A good rap for ‘Law & Order’

EntertainmentTelevisionCrime, Law and JusticeMusic IndustryVince VaughnMoviesSticky Fingaz

Ludacris is a busy man.

The Grammy-winning rapper (a.k.a. Chris Bridges) has acted in Oscar-winning films "Crash" and "Hustle & Flow;" he'll make a cameo in Vince Vaughn's holiday comedy "Fred Claus;" and he's even fit in some TV appearances, including an animated gig on "The Simpsons" and a recurring part on "Law & Order: Special Victims Unit," which wraps with the show's eighth season finale (airing Tuesday, May 22 at 10 p.m. ET on NBC). Phew.

The multi-talented man in demand dished about working alongside fellow rapper Ice-T, why musicians make acting look easy and how he might just be sampling those famous "L&O" theme song beats someday soon.

Did you want to be an actor growing up?
I love movies, but I never really thought about myself acting. John Singleton—who's famous for taking a lot of entertainers and putting them on the big screen— asked me to be in "2 Fast 2 Furious," which was my big first theatrical release. Even though it wasn't a stretch from my everyday personality, I kind of liked it and had fun with it. It motivated me to want to do more and try harder things to challenge myself.

Have you taken any acting lessons?
It's pretty much self-taught, just sitting down with the directors and the people I'm doing scenes with and understanding the character and the role. I've worked with some acting coaches here and there, but nothing major.

Ever since Frank Sinatra, musicians-turned-actors have been surprisingly good, and lately there've been more and more rappers like Ice-T, LL Cool J, Sticky Fingaz…how does being a musician make it easier to transition to acting?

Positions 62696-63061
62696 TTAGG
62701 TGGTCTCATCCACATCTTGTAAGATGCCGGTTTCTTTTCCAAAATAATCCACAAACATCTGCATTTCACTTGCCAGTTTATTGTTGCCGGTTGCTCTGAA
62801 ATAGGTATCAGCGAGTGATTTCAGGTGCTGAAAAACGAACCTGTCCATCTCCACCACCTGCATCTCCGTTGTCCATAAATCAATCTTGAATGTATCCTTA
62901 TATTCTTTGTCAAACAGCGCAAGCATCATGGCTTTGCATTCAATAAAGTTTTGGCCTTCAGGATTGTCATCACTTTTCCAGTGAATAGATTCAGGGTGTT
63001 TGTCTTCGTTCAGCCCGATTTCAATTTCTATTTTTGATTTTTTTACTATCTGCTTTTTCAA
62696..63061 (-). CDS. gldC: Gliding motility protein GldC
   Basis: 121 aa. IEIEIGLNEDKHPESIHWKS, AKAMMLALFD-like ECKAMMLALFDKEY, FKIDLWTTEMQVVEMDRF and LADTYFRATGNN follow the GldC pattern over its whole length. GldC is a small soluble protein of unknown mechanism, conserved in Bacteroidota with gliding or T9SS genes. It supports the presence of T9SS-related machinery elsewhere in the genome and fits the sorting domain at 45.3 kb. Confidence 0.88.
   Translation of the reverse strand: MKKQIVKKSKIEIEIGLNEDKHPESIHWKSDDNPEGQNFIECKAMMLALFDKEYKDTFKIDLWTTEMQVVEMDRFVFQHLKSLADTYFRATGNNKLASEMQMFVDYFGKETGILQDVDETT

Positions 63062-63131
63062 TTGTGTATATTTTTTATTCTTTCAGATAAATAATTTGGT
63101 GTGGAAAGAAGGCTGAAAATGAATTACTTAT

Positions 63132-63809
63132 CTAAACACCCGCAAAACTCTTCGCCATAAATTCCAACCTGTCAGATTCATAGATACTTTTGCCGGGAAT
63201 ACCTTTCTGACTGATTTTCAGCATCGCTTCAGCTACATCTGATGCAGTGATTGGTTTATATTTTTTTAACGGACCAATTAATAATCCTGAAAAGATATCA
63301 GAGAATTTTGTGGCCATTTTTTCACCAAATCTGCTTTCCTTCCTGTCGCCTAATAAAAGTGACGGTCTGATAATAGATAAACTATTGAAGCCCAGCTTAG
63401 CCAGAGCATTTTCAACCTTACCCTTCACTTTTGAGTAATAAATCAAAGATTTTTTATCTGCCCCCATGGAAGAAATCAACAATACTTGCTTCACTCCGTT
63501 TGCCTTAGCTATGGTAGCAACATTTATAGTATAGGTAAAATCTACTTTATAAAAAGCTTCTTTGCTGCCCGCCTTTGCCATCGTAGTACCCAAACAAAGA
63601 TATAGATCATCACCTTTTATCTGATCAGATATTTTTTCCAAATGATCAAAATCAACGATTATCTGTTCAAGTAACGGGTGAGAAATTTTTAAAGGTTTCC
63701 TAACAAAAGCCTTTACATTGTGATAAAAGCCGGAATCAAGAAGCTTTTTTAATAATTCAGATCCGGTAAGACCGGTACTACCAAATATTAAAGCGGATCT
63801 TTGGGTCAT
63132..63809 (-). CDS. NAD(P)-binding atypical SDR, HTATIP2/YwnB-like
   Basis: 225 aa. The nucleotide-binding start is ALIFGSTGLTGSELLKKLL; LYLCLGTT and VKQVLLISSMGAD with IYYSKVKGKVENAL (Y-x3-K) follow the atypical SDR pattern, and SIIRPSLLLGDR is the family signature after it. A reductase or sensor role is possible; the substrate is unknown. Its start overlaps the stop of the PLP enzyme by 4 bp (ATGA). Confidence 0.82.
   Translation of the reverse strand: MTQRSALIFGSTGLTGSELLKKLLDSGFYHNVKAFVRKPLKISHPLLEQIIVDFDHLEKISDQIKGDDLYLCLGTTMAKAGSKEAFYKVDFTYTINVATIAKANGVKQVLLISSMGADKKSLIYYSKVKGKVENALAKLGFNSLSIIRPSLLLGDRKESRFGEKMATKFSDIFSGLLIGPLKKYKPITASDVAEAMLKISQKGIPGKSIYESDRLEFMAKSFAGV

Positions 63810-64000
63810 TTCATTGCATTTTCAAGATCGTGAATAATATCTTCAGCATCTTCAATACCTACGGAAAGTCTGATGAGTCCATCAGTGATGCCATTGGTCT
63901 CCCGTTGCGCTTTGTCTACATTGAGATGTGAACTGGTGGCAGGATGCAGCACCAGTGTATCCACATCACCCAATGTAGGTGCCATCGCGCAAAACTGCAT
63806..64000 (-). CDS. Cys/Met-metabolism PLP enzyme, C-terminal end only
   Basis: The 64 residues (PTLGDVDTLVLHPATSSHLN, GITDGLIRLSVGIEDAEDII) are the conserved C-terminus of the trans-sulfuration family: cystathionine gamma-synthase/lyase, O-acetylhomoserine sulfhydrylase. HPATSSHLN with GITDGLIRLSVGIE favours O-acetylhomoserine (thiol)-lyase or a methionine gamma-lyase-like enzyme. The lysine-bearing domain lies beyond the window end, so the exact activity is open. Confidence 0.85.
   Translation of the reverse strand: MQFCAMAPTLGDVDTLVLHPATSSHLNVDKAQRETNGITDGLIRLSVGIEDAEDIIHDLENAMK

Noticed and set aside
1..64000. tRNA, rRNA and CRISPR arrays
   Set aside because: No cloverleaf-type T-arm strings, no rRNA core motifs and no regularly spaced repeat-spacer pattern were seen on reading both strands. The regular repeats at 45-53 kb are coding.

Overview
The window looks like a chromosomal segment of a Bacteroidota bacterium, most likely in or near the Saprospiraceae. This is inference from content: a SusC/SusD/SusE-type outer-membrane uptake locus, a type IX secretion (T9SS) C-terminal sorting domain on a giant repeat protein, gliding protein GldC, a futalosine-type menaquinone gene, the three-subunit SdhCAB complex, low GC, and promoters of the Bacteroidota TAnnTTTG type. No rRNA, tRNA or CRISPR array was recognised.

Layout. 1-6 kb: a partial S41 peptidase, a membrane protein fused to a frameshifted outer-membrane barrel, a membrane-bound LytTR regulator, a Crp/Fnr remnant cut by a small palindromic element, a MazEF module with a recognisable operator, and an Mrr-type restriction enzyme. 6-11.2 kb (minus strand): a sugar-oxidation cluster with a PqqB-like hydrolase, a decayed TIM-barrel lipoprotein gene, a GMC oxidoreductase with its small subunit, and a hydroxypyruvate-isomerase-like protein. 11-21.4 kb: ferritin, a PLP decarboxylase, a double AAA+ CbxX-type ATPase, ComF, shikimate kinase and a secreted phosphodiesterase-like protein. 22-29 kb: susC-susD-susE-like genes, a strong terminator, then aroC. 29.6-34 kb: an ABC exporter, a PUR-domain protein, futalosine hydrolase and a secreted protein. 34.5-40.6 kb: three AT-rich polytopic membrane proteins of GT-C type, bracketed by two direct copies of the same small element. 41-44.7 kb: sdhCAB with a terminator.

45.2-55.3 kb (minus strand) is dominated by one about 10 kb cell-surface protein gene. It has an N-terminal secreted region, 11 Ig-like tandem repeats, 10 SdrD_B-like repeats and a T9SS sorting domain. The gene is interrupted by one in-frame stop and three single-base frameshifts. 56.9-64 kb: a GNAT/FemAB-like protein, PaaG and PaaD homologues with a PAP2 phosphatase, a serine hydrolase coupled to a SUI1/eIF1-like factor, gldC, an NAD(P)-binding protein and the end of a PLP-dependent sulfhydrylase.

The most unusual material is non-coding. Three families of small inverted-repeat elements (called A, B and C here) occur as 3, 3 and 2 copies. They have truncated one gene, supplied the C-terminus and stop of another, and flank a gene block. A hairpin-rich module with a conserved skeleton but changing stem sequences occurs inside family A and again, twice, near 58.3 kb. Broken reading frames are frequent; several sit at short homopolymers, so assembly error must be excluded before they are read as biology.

I feel like I battle with being comfortable in front of the camera and being able to focus while there are so many people watching you. As far as music is concerned, we have emotions, we write them down and when we do videos, we act out our own emotions. So acting is the next step—acting out some emotion you have in your body or trying to put yourself in someone else's shoes.

So, how did you get the part on "SVU"?
You know, it was something I told my agency—one of my favorite shows is "SVU."

And what did you like about playing the role of Darius, a man who confessed to murdering a woman and her child?
It's always a twist on the show—it's interesting because they pull from real life stories. Sometimes you try to put things together and say, well this is going to happen…but I don't think people are anywhere close to understanding what'll happen in the episode I'm in. Just expect the unexpected.

Any chance you'll take a regular TV gig like Ice-T?
I mean, it has crossed my mind. Maybe in the future…you never know.

Speaking of Ice-T, do you two ever battle it out on set? Or do you try to separate rapping from acting?
We don't rap on the set or battle it out—we might tell old tour stories and things, but we're not focused on music while we're on set.

In other news, you just voiced a character for "The Simpsons" season finale—so funny!
Yeah, it was a small cameo. I want to say it's like a number-breaking episode, but I can't remember the exact number [Editor's note: The exact episode number was 400.]…I hadn't seen the finished version, so I was just as surprised as everybody else.

And you've got another movie coming out this year?
I did a small part in a movie with Vince Vaughn called "Fred Claus"—it comes out Nov. 9.

As a musician, what do you think of those two classic "Law & Order" notes—the "doink-doink," as some people call them?
I like them—I wish I could take them and sample them in a song. We may try to do that…

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